Legislation would slice state’s collection fees
March 25, 2010
By Greg Elias
Lawmakers may cut fees the state charges for administering the local option sales tax, a change supporters say will restore fairness and boost revenue for Williston and other communities that collect the tax.
The 1 percent levy is tacked onto the state sales tax by Williston and 10 other cities and towns around Vermont. It is a major source of revenue in Williston, generating more than $2 million annually and funding about a third of the municipal budget.
But municipalities that have the tax don’t get to keep all the money. First, 30 percent is deducted for the Payment in Lieu of Taxes program. The PILOT program compensates communities that host state-owned buildings and land, which are not subject to property taxes.
Then the Vermont Tax Department charges a $10.80 fee to process tax returns. Most of the fee, which applies to each of the returns filed periodically by retailers, is deducted from sales tax revenue that would otherwise go to municipalities. Thirty percent of the fee is funded through the PILOT program.
The legislative delegation from Bennington County has pushed to reduce the processing fee, with support from representatives from other towns that levy the tax, including Williston. They assert it has become a moneymaker for the Tax Department.
“As you are well aware, local governments are struggling mightily these days to hold the line on taxes and at the same time maintain services,” states a letter from Sen. Richard Sears and other Bennington County legislators to Vermont Tax Commissioner Richard Westman.“They need and deserve every cent that should rightfully come their way.”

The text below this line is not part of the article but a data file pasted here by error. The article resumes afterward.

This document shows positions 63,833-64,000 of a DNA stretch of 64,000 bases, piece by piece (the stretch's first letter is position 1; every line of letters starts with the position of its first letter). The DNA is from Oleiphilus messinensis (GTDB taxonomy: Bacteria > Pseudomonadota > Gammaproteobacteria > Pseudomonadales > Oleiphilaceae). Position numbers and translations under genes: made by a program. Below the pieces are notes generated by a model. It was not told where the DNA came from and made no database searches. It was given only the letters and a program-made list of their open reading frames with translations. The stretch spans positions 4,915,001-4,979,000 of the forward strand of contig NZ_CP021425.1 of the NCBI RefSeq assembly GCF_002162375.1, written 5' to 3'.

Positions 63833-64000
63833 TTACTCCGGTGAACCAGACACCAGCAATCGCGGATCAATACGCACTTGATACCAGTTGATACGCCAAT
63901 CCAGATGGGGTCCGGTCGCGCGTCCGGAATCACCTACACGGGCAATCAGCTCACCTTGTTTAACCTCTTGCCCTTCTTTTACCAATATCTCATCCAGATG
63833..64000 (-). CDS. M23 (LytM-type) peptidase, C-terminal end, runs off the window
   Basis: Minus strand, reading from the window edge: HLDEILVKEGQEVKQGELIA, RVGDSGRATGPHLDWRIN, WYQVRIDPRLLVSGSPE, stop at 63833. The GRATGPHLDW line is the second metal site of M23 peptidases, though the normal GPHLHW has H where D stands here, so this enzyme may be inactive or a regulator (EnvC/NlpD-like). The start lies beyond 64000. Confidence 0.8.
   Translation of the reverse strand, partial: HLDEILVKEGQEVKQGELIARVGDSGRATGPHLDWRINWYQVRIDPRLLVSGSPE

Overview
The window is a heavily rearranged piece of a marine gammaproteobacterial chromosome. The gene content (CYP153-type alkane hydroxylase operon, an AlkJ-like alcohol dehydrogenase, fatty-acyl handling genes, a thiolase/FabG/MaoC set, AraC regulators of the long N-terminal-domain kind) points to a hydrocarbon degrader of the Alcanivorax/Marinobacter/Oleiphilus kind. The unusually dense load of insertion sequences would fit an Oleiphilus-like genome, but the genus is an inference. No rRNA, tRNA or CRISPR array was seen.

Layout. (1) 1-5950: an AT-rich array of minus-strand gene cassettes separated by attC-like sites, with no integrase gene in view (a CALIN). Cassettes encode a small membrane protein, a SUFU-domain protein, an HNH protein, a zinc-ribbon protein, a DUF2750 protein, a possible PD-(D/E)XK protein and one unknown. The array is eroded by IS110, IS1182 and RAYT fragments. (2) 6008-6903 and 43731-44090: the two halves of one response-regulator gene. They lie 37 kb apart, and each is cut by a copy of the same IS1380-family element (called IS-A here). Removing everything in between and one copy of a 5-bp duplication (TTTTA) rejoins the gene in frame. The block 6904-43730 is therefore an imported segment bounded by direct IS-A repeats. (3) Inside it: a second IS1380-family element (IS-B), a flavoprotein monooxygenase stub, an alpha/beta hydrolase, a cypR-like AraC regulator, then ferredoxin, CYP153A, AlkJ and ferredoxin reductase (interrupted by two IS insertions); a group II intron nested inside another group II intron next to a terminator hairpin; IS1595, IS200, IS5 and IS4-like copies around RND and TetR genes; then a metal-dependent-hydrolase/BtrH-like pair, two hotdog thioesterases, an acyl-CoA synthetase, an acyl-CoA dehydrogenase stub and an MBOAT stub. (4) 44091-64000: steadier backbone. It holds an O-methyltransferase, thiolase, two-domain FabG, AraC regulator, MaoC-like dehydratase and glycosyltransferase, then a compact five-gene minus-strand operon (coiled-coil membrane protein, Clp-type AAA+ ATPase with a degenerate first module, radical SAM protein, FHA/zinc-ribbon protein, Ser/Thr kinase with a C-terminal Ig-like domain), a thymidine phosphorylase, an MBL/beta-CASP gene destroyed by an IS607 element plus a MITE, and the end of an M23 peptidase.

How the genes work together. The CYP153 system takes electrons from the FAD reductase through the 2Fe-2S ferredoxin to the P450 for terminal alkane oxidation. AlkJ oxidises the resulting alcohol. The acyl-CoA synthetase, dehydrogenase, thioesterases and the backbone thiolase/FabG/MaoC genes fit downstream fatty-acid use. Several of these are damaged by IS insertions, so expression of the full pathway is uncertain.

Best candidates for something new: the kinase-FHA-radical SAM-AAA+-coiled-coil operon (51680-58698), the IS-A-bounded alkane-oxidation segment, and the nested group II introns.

An analysis showed that the fee in the 2008-09 fiscal year was 24 percent above what it actually cost to administer the tax. So lawmakers proposed that the fee be cut to $8.24.
The issue is now being debated in the House Ways and Means Committee chaired by Rep. Michael Obuchowski, D-Rockingham. Legislators have tentatively agreed to compromise by reducing the fee to $9.24.
“It seemed an equitable thing to do,” Obuchowski said. “State government shouldn’t be making a profit off the work it does for towns.”
In a written response to lawmakers, Westman said it costs about $429,000 to administer the tax. Though automated billing and other measures have produced efficiencies, he said, collecting the tax is still expensive and time-consuming to administer.
Rep. Terry Macaig, D-Williston, who has attended hearings on the issue, said the change would produce about an extra $8,000 for the town, a tiny fraction of the $2.6 million the tax is projected to generate this fiscal year.
“It’s not a lot, but it’s better than nothing,” he said.
Ken Jones, policy analyst with the Vermont Tax Department, said the fee reduction will provide less than $10,000 in additional revenue for towns and cities that have the local option tax.
“These are pretty small numbers,” he said. “But this is more of a fairness question.”
Legislation reducing the fee is expected to be included in a miscellaneous tax bill that will likely be passed toward the end of the current session.
Obuchowski acknowledged that reducing the collection fee further squeezes state revenue at a time the state is coping with a massive budget shortfall. But he noted towns are also hurting and looking for anything that can maximize revenue.
“It’s a drop in the bucket but it’s indicative of the kind of digging going on out there statewide,” Obuchowski said. “It may seem like a little thing, but to towns it’s a big thing.”